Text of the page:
Apparently twelve or so years of following the Jordan City Council's doings (including four years as an elected council member) doesn't qualify me as informed. I get essentially the same information pack as a council member. I attend the meetings to get the tenor of councilors' interactions (which you can't get from the live feed). I get my information from the city and various other public sources.

All sewered industrial lots are west of U.S. Highway 169. Anything done to add sewered industrial lots west of Hwy. 169 has very little relevance to the sewer system situation east of Hwy. 169. Those flooded basements downtown? The council didn't have any qualms about permitting a downtown business to put 1,400 gallons of wastewater a day into the current sewer system.

I've been informing myself about the Southwest Sewer Interceptor System since about 2010. It came up repeatedly during the time I was on the council. The city thinks Jordan’s population will reach 12,200 by 2040, "a relatively short 20 years from now in the context of sanitary sewer pipe ages." At our historical rate it'll take over 53 years to achieve a population of 12,200. The U.S. Census Bureau indicates there are 2.92 persons per household in Scott County, and 2.54 PPH nationwide (2018 data). I couldn't find information specific to Jordan, so I'll use the Scott County numbers here. That means over 2,072 more households. Would you believe over 100 new homes per year for 20 years? Me neither.

Going back to the regime of the previous city administrator, the Metropolitan Council notified the city council (of which I was a member) that the city's estimate of 15,000 people by 2040 was unreasonable. The Met Council, with no axe to grind, estimated Jordan’s 2040 population would be 9,000 or so. The then city administrator badgered the Met Council for a higher number. They said okay, let's call it 12,000 or so.

Once something is in the approved 2040 plan, it's harder to get out than dandelions in my lawn. And so, the 12,200 number remains — even though the Met Council didn't think the numbers were supportable.

The more I study this issue, the more I see a dichotomy between optimism and reality. For example, a city web page on the 2008 Comprehensive Plan posits a population of 13,500 by 2030 (not 2040) — effectively doubling the city's population ten years from now. Since that comp plan, it appears the Met Council's expectations for Jordan growth have been trending down. It would seem the city council is operating on the assumption of 12,200 people by 2040. There's a lot of information out there to choose from. I'll stick with historical trends.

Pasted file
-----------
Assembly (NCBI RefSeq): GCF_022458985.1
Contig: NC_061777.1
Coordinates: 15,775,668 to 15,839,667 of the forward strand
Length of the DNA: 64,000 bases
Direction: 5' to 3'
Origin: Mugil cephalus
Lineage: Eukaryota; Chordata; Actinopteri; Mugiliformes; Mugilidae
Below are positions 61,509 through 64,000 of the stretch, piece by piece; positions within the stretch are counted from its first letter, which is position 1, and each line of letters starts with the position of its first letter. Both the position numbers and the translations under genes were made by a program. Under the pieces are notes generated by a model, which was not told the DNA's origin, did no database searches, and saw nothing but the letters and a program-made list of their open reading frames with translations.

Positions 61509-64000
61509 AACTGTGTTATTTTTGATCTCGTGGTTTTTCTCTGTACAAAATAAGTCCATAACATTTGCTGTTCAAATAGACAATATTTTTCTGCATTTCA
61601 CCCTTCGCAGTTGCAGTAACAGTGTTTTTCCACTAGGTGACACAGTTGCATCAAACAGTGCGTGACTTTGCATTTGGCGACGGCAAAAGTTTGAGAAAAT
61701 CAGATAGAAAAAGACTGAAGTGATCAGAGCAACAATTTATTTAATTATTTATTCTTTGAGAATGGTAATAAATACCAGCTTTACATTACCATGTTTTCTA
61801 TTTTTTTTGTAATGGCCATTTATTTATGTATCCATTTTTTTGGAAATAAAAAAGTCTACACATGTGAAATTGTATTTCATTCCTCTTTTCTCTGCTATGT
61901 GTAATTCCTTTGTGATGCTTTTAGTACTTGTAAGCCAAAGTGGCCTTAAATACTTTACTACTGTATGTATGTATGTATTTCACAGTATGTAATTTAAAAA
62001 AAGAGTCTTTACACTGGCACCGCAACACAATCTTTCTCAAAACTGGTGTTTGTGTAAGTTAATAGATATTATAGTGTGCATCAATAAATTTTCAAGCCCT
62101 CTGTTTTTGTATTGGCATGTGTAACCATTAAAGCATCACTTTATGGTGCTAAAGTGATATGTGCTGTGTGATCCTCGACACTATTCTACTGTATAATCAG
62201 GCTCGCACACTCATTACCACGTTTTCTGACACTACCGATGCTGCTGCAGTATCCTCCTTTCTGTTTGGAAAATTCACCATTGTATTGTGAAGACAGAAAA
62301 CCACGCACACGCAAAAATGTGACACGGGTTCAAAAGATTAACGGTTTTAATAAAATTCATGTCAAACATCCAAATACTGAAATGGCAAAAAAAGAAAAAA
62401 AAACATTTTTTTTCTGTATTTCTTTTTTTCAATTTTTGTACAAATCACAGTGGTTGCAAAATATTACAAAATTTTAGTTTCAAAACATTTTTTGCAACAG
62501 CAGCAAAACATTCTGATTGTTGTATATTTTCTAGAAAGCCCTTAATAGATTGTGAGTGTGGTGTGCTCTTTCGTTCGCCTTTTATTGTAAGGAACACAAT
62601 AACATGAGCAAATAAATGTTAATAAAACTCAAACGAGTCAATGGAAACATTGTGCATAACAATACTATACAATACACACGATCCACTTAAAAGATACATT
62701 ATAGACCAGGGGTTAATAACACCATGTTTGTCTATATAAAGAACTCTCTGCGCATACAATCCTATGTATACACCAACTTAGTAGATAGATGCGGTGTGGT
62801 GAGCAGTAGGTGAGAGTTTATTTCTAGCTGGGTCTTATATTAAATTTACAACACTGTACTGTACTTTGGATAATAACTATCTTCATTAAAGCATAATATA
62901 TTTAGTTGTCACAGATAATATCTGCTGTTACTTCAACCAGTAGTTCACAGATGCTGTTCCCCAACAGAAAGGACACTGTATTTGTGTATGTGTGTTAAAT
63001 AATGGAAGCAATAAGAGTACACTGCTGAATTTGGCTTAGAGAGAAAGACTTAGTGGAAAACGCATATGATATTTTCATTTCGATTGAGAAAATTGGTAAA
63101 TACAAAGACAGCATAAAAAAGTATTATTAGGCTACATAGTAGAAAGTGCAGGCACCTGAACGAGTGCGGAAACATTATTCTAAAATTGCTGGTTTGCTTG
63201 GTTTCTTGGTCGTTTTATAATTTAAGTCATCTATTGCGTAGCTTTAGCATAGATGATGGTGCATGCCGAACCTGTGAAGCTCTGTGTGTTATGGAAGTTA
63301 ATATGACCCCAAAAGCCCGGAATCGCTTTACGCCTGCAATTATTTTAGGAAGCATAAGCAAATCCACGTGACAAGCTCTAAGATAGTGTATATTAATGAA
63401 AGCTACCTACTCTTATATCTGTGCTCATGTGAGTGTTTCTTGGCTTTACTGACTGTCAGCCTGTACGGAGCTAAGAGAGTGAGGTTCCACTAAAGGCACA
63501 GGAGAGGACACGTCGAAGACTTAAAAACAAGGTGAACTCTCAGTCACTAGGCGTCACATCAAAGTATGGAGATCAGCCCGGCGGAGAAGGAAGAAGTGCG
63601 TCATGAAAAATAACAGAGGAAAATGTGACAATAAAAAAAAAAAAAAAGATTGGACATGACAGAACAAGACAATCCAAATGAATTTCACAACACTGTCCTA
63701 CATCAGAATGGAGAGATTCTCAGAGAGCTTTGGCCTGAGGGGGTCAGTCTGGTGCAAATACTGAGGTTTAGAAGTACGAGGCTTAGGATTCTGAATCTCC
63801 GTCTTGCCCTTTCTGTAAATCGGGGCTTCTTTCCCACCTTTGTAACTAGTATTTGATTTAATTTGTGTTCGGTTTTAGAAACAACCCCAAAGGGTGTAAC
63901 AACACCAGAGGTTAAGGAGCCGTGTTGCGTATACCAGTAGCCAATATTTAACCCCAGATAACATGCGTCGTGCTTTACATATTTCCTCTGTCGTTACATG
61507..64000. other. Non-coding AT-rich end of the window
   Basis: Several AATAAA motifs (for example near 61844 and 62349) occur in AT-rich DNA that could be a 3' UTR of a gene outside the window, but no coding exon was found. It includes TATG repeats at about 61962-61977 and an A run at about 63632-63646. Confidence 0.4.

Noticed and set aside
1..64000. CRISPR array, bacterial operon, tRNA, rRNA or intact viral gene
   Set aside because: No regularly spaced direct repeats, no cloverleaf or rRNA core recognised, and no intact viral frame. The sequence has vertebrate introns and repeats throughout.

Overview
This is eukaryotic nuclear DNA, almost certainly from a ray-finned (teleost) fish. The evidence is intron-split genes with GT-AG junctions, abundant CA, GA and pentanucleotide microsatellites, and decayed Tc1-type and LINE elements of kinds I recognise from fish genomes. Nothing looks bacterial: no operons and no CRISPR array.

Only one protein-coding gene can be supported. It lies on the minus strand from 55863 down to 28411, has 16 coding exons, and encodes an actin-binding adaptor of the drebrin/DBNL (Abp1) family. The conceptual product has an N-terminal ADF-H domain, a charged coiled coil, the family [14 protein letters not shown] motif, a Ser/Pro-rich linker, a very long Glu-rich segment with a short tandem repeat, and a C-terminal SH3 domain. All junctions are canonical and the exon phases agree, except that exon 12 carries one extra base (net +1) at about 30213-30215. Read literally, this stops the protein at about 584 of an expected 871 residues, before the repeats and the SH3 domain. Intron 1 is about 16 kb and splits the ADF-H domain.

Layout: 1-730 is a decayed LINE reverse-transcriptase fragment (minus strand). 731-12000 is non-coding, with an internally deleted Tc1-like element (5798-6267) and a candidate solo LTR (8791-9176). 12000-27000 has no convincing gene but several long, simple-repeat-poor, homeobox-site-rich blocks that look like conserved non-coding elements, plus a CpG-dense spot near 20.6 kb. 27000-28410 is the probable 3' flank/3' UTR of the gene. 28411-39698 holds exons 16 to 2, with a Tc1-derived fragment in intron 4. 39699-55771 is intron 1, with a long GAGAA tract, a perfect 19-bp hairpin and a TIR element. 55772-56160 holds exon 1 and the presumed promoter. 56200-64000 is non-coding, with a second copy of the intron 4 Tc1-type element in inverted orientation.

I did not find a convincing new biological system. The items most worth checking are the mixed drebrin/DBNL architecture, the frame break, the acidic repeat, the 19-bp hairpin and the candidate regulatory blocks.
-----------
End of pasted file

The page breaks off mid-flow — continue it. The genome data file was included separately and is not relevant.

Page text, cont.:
I stand by what I wrote two weeks ago: "Do we need sewers? Sure. But why not build out to a reasonable population projection — 15,000 or so?" Trees? When a big trunk collapses, the whole tree dies. In a forest of multiple trees, when one trunk collapses, the others carry on. So, is one big sewer interceptor really a good idea? Why not design a smaller system now, leaving flexibility to build a Northwest Sewer Interceptor when the time comes? Those who study the Jordan 2040 Plan realize that some of the city's growth is projected for above the bluffs, east of St. John the Baptist Church.

Ah, but everything will cost more in the future, right? Yes, but by the city's

own projections there'll be twice as many people to share the burden. And consider, the more a project costs, the more the engineering consultant makes in commissions.

Obviously, I don't think I'm uninformed, or I wouldn't stick my neck out in the paper. In my opinion, city staff feeds the council carefully selected information. Witness the fact that historical population trends are not part of the SWSI information. People who want to call me uninformed should at least show me facts I haven't seen. I try to support my views with facts, not hopes.

The Quote: "No government ever voluntarily reduces itself in size. Government programs, once launched, never disappear. Actually, a government bureau is the nearest thing to eternal life we'll ever see on this earth!" -Ronald Reagan


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